the nuclear family slowly gave way to the family of friends - and that was really a big group once i completed my education and moved on employment. Onam pookkalams moved back into my real life from those telecasted in the TV's - but there were slight differences though. Those homely events were now called "Corporate Motivational Events" and moved to the tiled and marbled floors of our offices. The search for the bright colorful flowers in the misty chilly mornings with friends were replaced by vroom filled motorcycle trips in the previous night to the crowded hot dusty flower bazaars. The fear of getting caught while nipping flowers from our neighbors Garden were replaced by the fear of not getting enough budget from our bosses to buy them! The simple eloquent color patterns were replaced by complex designs, downloaded from the Internet. The child's simple and wide-eyed "oooh - look at our neighbors designs, that is so pretty" were replaced the youth's competitive ' Look at them, their design has more colors, lets also get some more colors! - Lets google for more designs!!!!"
The thrill of wearing new dresses had transitioned to a fancy dress show aptly titled, Traditional dress days by our employers! This bought the comical melange of traditional "Mundu" being worn by very un-traditional youngsters so used to the jeans and baggies! So mundu's usually would be accompanied by a tightly worn leather belt around the waist to ensure no mishaps! :) And there would definitely be one of those jokers, who would conveniently forget that bright colored underpants would show up through the simple attire :). Colorful Saris and Salwars fought for attention among shiny silk Kurtas in the office space that would usually witness a flurry of light blue and white shirts! Even the OnaSadya had its own transition. The lovely aromas of home cooked food were replaced by wide eyes of those beautiful Sadya photos in the restaurant websites. The happy crowding around the dining table by the family was replaced by the still happy crowding at the local restaurant among thousand other folks!
Along with the wallets ( that would pay for the elaborate OnaSadya ) that would be artfully placed at some place in the mundu, shirt pocket or the belt,every person was also adorned with one more weapon - that of the mobile phones!. The short conversations after the long list of digits got changed to cryptic text messages sent as bulk to 523 names in the address book. The joy of hearing the family's voice in the phone was replaced by the joy of hearing the continuous "beep-beeps" as more and more friends and family sent the same messages to your phone!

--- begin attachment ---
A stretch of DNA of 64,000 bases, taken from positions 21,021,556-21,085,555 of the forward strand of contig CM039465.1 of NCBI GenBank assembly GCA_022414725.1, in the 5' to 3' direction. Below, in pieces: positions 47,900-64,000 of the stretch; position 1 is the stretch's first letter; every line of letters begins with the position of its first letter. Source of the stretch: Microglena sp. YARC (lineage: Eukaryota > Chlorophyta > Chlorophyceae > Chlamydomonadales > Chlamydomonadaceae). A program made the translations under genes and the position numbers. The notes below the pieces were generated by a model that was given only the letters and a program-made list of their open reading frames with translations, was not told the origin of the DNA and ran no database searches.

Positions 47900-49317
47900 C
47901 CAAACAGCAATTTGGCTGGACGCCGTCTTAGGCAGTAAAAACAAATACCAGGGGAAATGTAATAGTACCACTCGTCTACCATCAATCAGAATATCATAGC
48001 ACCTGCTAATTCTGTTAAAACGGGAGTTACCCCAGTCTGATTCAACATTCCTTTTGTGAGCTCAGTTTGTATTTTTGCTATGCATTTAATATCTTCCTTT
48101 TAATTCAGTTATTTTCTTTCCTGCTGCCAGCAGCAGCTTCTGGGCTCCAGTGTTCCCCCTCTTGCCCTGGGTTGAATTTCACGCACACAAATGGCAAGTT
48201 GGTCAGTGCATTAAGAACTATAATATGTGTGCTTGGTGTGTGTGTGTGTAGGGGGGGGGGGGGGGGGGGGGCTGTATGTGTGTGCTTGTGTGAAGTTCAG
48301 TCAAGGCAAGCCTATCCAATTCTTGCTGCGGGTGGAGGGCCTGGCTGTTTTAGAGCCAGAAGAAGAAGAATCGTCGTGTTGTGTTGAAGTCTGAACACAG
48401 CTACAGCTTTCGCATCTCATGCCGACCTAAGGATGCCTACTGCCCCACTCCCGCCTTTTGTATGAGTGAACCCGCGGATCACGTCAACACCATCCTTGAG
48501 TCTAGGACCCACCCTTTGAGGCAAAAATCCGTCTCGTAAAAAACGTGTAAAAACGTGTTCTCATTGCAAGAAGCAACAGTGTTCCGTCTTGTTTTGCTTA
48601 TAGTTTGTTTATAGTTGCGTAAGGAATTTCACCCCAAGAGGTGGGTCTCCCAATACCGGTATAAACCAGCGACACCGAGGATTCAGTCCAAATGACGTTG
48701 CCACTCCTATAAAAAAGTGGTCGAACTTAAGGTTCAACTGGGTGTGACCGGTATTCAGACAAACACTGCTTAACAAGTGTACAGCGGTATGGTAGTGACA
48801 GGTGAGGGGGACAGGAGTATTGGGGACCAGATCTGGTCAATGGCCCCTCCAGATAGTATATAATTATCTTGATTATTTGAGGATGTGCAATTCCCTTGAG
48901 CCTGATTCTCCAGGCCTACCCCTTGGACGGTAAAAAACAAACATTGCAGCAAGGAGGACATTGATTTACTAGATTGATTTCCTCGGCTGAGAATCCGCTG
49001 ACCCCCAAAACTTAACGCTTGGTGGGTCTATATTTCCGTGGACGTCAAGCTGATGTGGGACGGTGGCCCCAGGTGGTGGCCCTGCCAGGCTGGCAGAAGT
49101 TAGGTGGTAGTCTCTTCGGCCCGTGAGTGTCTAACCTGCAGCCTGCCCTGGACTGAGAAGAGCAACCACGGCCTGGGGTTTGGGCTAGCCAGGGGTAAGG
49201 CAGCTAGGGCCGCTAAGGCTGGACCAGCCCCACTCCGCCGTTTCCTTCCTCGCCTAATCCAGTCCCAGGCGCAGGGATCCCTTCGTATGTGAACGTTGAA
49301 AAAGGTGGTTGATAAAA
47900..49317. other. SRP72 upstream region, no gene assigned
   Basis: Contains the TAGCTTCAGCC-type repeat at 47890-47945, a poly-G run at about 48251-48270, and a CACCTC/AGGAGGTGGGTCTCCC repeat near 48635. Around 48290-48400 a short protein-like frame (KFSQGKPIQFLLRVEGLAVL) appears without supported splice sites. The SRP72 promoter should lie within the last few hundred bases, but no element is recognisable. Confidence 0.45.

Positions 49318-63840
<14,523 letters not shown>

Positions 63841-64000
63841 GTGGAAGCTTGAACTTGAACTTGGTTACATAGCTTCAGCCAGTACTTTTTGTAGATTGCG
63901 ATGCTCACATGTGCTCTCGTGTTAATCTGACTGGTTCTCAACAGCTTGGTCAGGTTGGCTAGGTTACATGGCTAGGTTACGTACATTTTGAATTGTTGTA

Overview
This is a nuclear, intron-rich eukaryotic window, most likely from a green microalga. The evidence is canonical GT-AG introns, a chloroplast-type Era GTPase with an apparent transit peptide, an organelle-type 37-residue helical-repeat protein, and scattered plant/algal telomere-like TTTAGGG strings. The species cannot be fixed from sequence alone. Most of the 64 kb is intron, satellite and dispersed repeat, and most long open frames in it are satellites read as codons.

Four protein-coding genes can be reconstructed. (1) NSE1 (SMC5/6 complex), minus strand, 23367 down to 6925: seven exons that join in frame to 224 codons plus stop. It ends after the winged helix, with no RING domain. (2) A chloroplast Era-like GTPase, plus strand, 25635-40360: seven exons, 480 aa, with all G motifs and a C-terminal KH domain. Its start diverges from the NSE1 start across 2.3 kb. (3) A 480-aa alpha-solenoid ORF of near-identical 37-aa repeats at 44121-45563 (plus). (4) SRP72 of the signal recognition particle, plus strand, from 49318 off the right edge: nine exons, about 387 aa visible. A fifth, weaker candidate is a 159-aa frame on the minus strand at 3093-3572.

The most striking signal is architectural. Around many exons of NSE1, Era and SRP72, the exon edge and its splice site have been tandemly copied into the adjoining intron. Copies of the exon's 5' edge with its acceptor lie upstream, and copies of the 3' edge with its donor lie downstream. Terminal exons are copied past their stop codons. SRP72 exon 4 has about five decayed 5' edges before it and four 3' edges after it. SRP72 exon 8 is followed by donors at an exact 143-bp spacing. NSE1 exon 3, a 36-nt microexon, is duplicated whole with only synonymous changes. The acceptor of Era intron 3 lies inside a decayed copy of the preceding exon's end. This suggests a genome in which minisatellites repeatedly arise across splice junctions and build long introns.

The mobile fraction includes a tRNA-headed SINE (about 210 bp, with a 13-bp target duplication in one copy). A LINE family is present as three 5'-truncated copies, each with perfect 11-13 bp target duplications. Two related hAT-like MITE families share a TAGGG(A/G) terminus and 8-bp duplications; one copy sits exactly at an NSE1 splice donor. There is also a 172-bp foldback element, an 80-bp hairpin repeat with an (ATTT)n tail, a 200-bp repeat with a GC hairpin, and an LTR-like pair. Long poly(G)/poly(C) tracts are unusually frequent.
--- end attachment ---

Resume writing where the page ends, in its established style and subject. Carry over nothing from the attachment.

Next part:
Times changed, practices changed - and yet the festival keep coming back to us year after year.
Here i am now, sitting in a foreign country, looking at a blinking monitor as mails keep dropping in. It's just another work day here. Cars ply carrying their coffee drinking drivers to offices, people walk past each other engrossed in their BlackBerrys. A bowl of steamy Oats cereal sits on my table as i rewind my fond memories in my head. Feels very funny to look out and not see even a small sign of a festival. In India, irrespective of where you are, you could always look out nd see some sign of a regional festival - a corner temple having too many sandals outside, a sweet shop having a crowded stall, a child walking gleefully in new shiny dress holding her father's hands, loud conversation snips carried by the wind talking with laughter and carrying the wishes - there would be something that infect you with the pleasantness and cheer of the festival.
As i turn my gaze from the window, i can hear my wife in the other room, using the latest technology of internet based calling to wish all our family and friends a Happy Onam. No worry of a huge bills, no cryptic messages - the same long winded talks that you would have had if the family was sitting next to each other.I Can hear small snips of her conversations - wishing families happy Onam - inquiring about the Sadya - and i am suddenly drawn into a feeling of goodwill and cheer. Drawn to the togetherness that has somehow traveled across the globe from our family to wrap its warm hands around us.
It lasts a fleeting instant to be destroyed by the continuous "beeps" of new emails buzzing in. But it is enough - it makes my day and fills my face with a smile, as i alt-tab to my email window and start my day.. "Thanks for the mail - but i am not sure....."
Happy Onam Folks!!!!